You can pick them out by sight on book shelves: the trade paperbacks with the Gill Sans and Perpetua typeface font, the austere black spines — all the better to make the orange-and-white lettering stand out, my dear — and the tiny flightless-fowl logo. This is the signature design of Penguin Classics, the division of Penguin Publishing that, for over 75 years, has put the canon of Western literature from Homer to Hawthorne in the hands of readers. It’s a distinct look that screams, “You are in the presence of a Very. Important. Book.” Bibliophiles have been known to reflexively drool on sight when they spot them. There’s a reason that Morrissey wanted to publish his 2013 memoir as a Penguin Classic edition.

Its roster of over 2000 titles now doubles, by default, as an essential reading list for both students and scholars: The Odyssey, The Illiad, Don Quixote, Moby Dick, The Adventures of Huckleberry Finn, Leaves of Grass, Their Eyes Were Watching God. And, thanks to three new volumes that have just been added to their collection, that canon now also includes Captain America Comics #1, which features the title character socking Hitler right in the puss eight months before our country entered World War II, and Jungle Action #8, an issue with a cover promising an exciting new origin story of how an African king became the legendary masked hero known as the Black Panther.

The Penguin Classics Marvel Collection Series compiles stories from the comic-book company’s golden age, focusing on a trio of different superheroes — Captain America, Spider-Man and Black Panther — and buffering their respective tales to amaze and astonish with annotations, essays by celebrated authors and the sort of scholarly rigor associated with the high-lit imprint. A joint effort between the publishing house and the folks that gave us the world’s greatest teenage webslinger, these anthologies not only contextualize the collaborations of Marvel co-creators Stan Lee, Jack Kirby, Steve Ditko and more; they help to change the conversation about what gets dubbed a literary “classic” and why.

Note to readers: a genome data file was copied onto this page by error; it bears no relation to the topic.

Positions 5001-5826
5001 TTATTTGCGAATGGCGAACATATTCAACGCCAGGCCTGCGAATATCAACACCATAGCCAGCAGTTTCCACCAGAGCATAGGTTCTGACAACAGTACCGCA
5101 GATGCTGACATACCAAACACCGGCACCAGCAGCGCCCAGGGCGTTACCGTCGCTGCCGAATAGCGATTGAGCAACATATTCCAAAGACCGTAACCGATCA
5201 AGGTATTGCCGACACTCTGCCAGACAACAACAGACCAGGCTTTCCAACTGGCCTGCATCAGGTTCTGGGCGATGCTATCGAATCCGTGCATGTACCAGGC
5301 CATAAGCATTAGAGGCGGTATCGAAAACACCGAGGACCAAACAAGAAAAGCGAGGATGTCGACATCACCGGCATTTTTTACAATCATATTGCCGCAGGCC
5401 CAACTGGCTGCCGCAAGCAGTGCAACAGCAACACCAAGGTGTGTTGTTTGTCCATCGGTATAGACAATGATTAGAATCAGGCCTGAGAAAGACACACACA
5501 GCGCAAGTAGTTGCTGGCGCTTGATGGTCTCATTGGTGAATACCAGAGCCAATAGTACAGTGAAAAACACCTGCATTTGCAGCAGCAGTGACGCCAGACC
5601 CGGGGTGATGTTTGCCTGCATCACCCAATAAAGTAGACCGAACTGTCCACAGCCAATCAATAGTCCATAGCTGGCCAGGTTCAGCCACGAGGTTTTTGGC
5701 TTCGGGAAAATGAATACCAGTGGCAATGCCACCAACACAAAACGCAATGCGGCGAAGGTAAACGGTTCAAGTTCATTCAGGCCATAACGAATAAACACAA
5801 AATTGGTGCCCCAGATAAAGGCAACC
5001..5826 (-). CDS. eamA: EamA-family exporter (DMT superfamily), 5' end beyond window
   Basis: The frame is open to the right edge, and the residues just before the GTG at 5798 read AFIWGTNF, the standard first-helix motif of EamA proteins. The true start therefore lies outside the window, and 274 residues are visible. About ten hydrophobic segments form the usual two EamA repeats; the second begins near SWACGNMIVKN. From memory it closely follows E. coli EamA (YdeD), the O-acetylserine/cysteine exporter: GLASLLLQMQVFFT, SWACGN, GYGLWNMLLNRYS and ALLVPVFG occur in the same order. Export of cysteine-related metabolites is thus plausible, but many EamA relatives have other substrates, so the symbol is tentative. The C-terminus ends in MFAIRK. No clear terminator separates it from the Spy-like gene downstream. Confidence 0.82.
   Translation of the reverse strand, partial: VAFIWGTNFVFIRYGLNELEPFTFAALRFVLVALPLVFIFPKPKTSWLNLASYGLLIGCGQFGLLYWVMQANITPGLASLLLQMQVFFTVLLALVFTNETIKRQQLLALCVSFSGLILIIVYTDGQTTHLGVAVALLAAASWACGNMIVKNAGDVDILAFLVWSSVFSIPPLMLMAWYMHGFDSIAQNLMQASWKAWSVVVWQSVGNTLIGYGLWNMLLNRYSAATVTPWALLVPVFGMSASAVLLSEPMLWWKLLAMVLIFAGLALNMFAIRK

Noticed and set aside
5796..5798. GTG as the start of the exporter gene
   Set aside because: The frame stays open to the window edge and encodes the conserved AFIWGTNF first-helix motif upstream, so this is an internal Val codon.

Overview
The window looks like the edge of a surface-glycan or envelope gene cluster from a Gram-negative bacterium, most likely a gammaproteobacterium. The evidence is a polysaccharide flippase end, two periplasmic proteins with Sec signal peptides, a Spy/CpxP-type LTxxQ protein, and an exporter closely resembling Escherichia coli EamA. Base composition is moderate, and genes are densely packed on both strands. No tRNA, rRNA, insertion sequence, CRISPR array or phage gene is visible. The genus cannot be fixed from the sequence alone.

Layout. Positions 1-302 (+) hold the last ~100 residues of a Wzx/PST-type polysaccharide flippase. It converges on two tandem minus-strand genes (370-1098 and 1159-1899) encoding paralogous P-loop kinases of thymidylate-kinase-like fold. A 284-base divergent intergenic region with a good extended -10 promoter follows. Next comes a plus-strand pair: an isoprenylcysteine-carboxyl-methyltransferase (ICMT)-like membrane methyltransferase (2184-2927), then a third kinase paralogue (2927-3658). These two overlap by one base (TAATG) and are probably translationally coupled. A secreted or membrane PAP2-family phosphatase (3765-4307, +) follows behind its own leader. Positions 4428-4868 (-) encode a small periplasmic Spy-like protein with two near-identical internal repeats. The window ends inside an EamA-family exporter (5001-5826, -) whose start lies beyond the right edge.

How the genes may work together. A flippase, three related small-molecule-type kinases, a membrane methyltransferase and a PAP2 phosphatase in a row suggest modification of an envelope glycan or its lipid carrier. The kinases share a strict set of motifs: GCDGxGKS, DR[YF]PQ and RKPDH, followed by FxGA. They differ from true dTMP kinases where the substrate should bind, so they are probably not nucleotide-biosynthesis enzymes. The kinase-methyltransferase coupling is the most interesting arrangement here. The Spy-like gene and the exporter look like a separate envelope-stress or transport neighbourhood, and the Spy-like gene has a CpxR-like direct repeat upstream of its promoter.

“To me, the idea of what a Penguin Classic is: It’s a responsible engagement with the past,” Elda Rotor, the vice-president and publisher of the Classics line, says. “Where you’re looking a work through a historical lens, and discussing its impact and relevance now. It can’t just be a set group of titles that were picked by some publisher, you know, 60 years ago. If that wouldn’t be fair to what I think the intent was of [Penguin co-founder] Allen Lane when he started putting these editions out.”

It was Rotor who, as a representative of Penguin Classics, met with Marvel’s V.P. of licensing publishing Sven Larsen back in 2018 when the latter suggested that there was a way for the two companies to work together. She naturally assumed that Larsen was interested in mining the great works of Western literature for new stories; she even brought along several paperbacks of centuries-old epics as conversation starters. Instead, he proposed to Rotor that the publishing house put out editions of various Marvel comics featuring what have now become iconic characters and supergroups. The idea momentarily surprised her: Penguin had never put out fully illustrated books, nor had they ever considered dipping into the communal well of modern pop culture. The more Rotor began to think about the way these projects might look, however, the more enthusiastic she became.

“We now regard this as some of the more important popular culture of the last 100 years. So it’s time to start thinking of these things as not only something worth anthologizing in unique ways, but as art.”—Editor Ben Saunders